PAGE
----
Clinical trials of VENTOLIN HFA did not include sufficient numbers of subjects aged 65 years and older to determine whether older subjects respond differently than younger subjects. Other reported clinical experience has not identified differences in responses between the elderly and younger patients. In general, dose selection for an elderly patient should be cautious, usually starting at the low end of the dosing range, reflecting the greater frequency of decreased hepatic, renal, or cardiac function, and of concomitant disease or other drug therapy.
The expected signs and symptoms with overdosage of albuterol are those of excessive beta-adrenergic stimulation and/or occurrence or exaggeration of any of the signs and symptoms of beta-adrenergic stimulation (e.g., seizures, angina, hypertension or hypotension, tachycardia with rates up to 200 beats/min, arrhythmias, nervousness, headache, tremor, muscle cramps, dry mouth, palpitation, nausea, dizziness, fatigue, malaise, insomnia, hyperglycemia, hypokalemia, metabolic acidosis).
As with all inhaled sympathomimetic medicines, cardiac arrest and even death may be associated with an overdose of VENTOLIN HFA Inhalation Aerosol.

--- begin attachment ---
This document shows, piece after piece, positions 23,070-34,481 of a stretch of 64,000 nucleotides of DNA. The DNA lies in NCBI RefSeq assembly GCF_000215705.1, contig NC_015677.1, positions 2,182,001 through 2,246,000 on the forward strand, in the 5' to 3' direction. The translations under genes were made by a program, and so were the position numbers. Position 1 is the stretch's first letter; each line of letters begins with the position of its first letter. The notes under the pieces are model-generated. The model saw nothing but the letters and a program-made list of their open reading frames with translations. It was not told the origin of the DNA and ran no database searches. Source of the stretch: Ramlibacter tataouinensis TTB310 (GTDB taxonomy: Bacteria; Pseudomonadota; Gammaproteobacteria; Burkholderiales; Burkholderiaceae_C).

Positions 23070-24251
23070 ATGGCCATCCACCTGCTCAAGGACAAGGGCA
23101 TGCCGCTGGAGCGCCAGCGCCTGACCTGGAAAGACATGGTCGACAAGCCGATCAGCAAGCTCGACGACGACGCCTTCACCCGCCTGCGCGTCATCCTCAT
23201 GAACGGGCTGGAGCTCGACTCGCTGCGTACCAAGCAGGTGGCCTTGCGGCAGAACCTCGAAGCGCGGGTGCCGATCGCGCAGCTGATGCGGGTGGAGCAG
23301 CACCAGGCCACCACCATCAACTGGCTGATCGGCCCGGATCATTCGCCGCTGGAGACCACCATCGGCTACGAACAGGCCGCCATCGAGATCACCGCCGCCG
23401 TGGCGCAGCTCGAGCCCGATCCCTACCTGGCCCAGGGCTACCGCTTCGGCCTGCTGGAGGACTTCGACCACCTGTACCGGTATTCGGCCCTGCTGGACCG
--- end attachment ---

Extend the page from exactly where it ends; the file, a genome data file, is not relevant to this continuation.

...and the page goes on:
Treatment consists of discontinuation of VENTOLIN HFA together with appropriate symptomatic therapy. The judicious use of a cardioselective beta-receptor blocker may be considered, bearing in mind that such medication can produce bronchospasm. There is insufficient evidence to determine if dialysis is beneficial for overdosage of VENTOLIN HFA.
The active component of VENTOLIN HFA is albuterol sulfate, USP, the racemic form of albuterol and a relatively selective beta2 -adrenergic bronchodilator. Albuterol sulfate has the chemical name α1 -[(tert -butylamino)methyl]-4-hydroxy-m -xylene-α, α′-diol sulfate (2:1)(salt) and the following chemical structure:
Albuterol sulfate is a white crystalline powder with a molecular weight of 576.7, and the empirical formula is (C13 H21 NO3 )2 •H2 SO4 . It is soluble in water and slightly soluble in ethanol.
The World Health Organization recommended name for albuterol base is salbutamol.
VENTOLIN HFA is a blue plastic inhaler with a blue strapcap containing a pressurized metered-dose aerosol canister fitted with a counter. Each canister contains a microcrystalline suspension of albuterol sulfate in propellant HFA-134a (1,1,1,2-tetrafluoroethane). It contains no other excipients.
After priming, each actuation of the inhaler delivers 120 mcg of albuterol sulfate, USP in 75 mg of suspension from the valve and 108 mcg of albuterol sulfate, USP from the mouthpiece (equivalent to 90 mcg of albuterol base from the mouthpiece).
Prime VENTOLIN HFA before using for the first time, when the inhaler has not been used for more than 2 weeks, or when the inhaler has been dropped. To prime VENTOLIN HFA, release 4 sprays into the air away from the face, shaking well before each spray.